OMG! It’s a hundred years old today. That’s right – it’s exactly a century since Admiral of the Fleet Sir John Arbuthnot Fisher – Lord Fisher, First Baron Fisher of Kilverstone – coined the acronym we all know and love. He came up with OMG (“Oh! My God!”) in a letter of 9 September 1917 … More OMG, it’s the centenary of OMG!
I thought I’d share this dyspostrophic sign I found outside a shop in Marewa, the ‘art deco’ suburb of Napier, New Zealand. Of course it’s an excuse for me to write a headline with three recursions. Trees behind are Canary Island date palms. I took it on a mid-winter’s day, incidentally. Enjoy. The suburb itself is … More Revenge of the return of the son of Rogue Apostrophe
It’s a funny old world, if you look at it. Last weekend my wife and I found this in a café: Meanwhile my brother-in-law found this on a freeway while visiting Pittsburgh, and remarked: ‘I guess if it’s an emergency, it’s an emergency…’ Then there’s the sign I found in Napier, New Zealand – a significant gauge … More Inspirations: I have seen the sign, and it is funny
One of the hardest skills to master in writing fiction is dialogue. It’s extremely difficult – even well established authors often struggle. When it comes to quick-fire dialogue, it’s hard to go past Hemingway – check out Farewell To Arms, for instance. Much of the time he didn’t even have to put ‘he said’, ‘she … More Nano writing tips: making dialogue real
I’ve said it before, and I’ll say it again – your voice, as a writer, is important. It sets the tone. And if you do it right, it will set your writing apart. Sometimes a distinctive voice works even if other things are wrong. Take Hamish Clayton’s novel Wulf (Penguin 2011). It’s a fantastic read – up … More How to build your writing voice and meet great people in one go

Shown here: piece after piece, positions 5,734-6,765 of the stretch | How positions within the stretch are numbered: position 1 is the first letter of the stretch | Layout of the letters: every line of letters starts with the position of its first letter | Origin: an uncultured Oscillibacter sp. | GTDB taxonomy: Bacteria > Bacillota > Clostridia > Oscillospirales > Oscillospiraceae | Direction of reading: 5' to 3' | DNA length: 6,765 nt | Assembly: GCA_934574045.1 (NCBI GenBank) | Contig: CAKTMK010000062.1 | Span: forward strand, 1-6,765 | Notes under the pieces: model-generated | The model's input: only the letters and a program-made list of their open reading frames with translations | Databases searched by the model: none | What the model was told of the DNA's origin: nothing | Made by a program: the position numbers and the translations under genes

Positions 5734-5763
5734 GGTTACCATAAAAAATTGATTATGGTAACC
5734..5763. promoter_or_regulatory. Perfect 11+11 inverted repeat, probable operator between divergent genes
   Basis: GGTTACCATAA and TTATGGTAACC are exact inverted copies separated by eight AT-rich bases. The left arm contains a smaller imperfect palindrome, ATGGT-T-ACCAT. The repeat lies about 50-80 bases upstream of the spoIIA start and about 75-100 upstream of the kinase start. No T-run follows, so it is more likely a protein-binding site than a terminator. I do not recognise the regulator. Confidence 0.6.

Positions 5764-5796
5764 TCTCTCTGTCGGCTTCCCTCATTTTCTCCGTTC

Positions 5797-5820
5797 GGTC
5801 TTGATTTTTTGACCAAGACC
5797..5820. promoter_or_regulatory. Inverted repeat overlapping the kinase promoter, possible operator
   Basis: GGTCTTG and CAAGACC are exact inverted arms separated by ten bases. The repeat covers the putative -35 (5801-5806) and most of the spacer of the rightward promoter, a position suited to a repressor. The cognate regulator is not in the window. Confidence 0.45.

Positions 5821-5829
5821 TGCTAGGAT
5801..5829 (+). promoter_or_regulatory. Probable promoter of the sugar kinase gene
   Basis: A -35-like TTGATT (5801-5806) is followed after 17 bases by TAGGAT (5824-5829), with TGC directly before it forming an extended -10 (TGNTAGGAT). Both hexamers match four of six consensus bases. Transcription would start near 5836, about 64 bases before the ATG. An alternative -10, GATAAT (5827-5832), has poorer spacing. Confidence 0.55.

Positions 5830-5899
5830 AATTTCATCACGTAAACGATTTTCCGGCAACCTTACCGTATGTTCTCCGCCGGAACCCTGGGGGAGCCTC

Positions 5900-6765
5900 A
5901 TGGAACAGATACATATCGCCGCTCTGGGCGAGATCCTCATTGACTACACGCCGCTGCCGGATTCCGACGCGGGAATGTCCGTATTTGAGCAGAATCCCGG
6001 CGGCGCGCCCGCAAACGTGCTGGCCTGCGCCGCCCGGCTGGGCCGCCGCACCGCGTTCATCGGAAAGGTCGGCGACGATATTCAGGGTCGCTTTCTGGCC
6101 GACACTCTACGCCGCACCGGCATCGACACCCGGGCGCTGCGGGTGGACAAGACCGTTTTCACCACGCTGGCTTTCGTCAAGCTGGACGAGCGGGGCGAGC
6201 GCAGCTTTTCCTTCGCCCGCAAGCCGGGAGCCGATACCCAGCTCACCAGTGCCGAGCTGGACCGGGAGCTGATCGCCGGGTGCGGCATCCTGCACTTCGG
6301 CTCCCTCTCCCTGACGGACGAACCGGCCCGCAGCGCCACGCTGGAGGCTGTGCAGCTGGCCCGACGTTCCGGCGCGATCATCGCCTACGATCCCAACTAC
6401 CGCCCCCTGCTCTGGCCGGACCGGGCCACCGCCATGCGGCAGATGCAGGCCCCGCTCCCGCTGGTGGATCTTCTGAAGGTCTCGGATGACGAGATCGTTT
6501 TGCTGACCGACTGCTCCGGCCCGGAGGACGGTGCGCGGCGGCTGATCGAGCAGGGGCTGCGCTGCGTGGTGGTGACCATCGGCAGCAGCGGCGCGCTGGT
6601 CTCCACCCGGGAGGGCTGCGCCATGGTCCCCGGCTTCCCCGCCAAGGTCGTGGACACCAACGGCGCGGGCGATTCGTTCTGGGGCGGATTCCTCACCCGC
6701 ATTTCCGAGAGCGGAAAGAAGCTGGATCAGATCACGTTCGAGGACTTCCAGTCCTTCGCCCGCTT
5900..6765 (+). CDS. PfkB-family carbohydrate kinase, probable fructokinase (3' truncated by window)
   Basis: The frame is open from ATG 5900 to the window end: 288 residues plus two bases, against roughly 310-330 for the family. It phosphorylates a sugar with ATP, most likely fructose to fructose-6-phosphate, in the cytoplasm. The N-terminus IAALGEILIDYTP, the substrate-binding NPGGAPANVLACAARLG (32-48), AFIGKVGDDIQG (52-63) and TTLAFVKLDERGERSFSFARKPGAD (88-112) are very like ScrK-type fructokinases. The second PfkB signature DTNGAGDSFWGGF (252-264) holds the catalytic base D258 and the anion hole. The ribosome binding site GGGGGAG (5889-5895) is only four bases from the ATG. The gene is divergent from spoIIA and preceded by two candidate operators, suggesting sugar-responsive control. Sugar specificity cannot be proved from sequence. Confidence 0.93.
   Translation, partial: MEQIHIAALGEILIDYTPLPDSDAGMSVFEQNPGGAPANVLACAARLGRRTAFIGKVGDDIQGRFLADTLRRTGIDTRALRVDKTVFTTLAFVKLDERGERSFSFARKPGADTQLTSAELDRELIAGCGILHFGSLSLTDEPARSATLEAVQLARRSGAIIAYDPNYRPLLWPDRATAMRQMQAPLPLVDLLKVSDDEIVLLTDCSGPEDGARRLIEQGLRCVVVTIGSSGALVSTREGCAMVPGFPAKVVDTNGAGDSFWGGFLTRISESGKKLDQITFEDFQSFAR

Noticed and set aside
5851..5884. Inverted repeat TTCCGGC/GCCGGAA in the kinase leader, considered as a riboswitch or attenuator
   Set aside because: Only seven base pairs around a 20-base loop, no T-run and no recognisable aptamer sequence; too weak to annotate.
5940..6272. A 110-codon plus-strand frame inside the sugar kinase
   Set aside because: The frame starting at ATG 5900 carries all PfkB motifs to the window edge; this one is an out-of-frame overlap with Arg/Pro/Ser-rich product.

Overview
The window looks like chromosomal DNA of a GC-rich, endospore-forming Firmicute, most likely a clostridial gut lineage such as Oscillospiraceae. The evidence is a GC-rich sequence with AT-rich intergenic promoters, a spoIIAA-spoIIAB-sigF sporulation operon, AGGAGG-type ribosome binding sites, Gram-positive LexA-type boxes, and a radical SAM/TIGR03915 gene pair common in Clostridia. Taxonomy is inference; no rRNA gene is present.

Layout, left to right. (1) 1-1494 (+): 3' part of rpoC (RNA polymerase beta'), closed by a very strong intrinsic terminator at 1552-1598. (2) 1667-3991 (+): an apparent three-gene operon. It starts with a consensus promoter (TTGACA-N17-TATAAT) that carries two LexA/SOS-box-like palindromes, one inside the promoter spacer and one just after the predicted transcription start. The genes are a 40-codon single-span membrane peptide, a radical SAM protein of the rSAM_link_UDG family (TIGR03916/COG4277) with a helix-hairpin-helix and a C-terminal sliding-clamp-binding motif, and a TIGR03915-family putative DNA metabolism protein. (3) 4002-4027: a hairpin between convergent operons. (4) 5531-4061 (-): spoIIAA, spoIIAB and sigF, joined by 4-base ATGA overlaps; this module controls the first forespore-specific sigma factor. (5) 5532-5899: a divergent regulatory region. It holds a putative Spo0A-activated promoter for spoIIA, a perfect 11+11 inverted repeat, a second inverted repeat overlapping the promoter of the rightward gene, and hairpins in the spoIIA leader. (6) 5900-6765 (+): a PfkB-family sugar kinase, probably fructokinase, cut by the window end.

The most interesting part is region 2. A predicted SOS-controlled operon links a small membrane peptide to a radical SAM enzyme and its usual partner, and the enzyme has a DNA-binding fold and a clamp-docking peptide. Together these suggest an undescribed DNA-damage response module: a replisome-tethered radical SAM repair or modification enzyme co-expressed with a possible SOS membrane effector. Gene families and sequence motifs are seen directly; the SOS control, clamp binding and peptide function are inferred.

I thought I’d start the week with a bit of grammatical frivolity. 1. Misplaced-hyphens are annoying. Compounds are usually verbs, not-nouns, try not to stretch the point. 2. And remember, conjunctions should not start sentences. 3. A single interrogative suffices. More do not add a sense of mystery. Got it????? 4. Fragmentary sentences. Irritating. 5. … More Viking is a verb, and other grammatical fun
A few days ago a reader of this blog asked me whether I’d ever posted on point-of-view in novel writing. I hadn’t, but promised I would. The question, specifically, was whether it’s possible to change from first to third person in a novel. – switching the point of view from which the story was being … More Worldbuilding: points of view for writers – by request